Love & Money

Canadian veterinarian offers perspective on change in the swine industry
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It's all about love and money. According to Dr. Tim Blackwell, these incentives are involved in most major decisions in life and they also apply to the swine industry.

"Love and money are driving hog production in the world today," said Dr. Blackwell, a veterinarian at the Ontario Ministry of Agriculture and Food, based in Fergus, Ontario. "If you want farms to be more welfare-friendly, you've got to go with love and money."

According to Dr. Blackwell, who spoke at the AVMA Annual Convention, few external incentives to change hog production exist, so change will come from within the industry. "Producers are going to be a big part of the solution," he said.

According to Dr. Blackwell, to focus on improving a pig's welfare, you have to focus on the pig and nothing else. Large farms versus small farms, for example, have nothing to do with it. "I am only interested in whether the animals are having a good time. I am going to make her comfortable, her pigs comfortable, and they won't know what hit them when they die," Dr. Blackwell said. "If for no other reason, I want people in Toronto to come out and say I would buy a pork chop from that."

Dr. Blackwell is working with Ontario producers who have changed their production systems to make them more animal welfare friendly. He says the one consistent incentive among producers who have switched from gestation stalls to loose housing of sows is the desire to provide pigs with the freedom to move around and still maintain profits. They have found that this can be done and that the cost of group housing systems for sows are comparable with those of standard crated gestation barns.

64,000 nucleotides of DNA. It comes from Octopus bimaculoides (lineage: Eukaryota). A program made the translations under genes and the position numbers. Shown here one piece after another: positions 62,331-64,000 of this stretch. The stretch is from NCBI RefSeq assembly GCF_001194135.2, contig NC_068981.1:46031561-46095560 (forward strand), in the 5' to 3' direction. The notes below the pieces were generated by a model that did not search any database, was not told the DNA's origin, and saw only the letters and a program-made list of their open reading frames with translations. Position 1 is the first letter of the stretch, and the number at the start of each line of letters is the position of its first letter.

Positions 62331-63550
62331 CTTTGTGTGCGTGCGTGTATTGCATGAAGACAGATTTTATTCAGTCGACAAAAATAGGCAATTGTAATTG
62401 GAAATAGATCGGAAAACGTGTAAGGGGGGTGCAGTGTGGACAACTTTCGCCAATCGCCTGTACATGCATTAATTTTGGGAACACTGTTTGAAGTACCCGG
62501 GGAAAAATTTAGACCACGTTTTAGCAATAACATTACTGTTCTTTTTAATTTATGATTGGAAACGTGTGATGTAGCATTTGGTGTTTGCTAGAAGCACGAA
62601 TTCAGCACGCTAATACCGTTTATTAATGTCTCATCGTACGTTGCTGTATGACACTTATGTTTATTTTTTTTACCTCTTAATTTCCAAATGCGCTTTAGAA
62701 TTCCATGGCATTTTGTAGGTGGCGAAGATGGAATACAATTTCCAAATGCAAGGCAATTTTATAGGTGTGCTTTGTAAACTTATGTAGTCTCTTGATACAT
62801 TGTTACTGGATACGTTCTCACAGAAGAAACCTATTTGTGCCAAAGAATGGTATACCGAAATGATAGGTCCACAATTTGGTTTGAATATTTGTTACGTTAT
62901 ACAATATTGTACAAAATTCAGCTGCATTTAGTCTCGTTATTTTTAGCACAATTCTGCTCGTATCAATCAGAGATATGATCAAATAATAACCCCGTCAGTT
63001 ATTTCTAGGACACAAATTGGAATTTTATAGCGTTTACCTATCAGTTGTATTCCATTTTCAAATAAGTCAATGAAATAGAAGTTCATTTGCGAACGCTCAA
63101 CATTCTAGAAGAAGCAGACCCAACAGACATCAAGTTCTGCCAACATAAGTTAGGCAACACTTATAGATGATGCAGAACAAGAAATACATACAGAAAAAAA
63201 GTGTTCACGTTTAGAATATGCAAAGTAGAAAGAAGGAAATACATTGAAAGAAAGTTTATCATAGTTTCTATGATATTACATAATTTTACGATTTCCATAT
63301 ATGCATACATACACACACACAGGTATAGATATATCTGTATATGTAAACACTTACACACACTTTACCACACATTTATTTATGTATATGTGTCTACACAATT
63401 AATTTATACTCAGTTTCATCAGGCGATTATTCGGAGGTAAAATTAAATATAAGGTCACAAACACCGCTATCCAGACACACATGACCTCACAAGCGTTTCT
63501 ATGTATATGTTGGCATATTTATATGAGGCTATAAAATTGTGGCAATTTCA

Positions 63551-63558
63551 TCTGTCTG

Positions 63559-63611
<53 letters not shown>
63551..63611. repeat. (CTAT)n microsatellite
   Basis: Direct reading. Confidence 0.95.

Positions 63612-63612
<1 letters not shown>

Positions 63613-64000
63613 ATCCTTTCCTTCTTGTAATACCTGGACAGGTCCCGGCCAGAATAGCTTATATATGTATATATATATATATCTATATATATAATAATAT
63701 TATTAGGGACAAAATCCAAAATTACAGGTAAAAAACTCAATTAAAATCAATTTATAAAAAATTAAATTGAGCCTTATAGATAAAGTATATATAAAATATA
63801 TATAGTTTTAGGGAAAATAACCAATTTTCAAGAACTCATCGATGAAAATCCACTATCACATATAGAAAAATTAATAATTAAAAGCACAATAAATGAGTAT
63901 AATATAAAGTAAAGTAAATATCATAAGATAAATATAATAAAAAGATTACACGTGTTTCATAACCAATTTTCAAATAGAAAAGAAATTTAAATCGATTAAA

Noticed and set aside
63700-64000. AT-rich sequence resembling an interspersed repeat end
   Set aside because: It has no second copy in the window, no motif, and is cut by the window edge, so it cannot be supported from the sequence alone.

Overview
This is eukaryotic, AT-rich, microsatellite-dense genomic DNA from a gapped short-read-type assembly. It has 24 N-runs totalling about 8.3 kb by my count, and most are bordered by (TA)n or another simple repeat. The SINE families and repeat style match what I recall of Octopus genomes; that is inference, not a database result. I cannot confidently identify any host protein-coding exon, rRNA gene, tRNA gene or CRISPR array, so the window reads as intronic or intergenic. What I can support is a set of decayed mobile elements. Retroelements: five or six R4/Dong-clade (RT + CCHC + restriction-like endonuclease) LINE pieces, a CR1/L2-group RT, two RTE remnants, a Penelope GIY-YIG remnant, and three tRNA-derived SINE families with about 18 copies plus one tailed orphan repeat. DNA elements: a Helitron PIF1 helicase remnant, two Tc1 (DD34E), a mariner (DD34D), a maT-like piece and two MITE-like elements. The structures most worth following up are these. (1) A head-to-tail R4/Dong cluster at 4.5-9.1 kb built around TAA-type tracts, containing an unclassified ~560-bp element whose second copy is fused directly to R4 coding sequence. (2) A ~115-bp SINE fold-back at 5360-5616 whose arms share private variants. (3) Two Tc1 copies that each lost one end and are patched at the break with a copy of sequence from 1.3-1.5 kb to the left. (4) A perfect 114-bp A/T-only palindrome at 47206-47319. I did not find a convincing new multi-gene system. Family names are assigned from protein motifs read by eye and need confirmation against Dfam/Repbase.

Currently, because serious fighting injuries can occur when sows are housed in small groups (for example, up to eight sows), most producers house sows individually. Many people deem this practice inhumane. A new practice that is gaining in popularity is increasing the number of sows in each group. When larger numbers of sows are housed together, they do not fight because it isn't in their best interest. Feed, for example, can be distributed in front of a hundred or more sows, and if two sows begin to fight, they soon find that there is no food left when they are finished.

In a video presentation shown during the session, three producers discussed their new systems. The pens offered room for exploratory behavior, and each farm had a different system to ensure that all pigs were fed and vaccinated. The three video presentations showed what appeared to be contented pigs, and in all, the producers said that they had no reason to return to an individual crating system.

"I can't see a time when I will have sows in crates ever again," said Ontario producer David Linton.

His farm has a naturally ventilated, solid floor barn with a center scraping area. It has eight pens that house 12 sows per pen.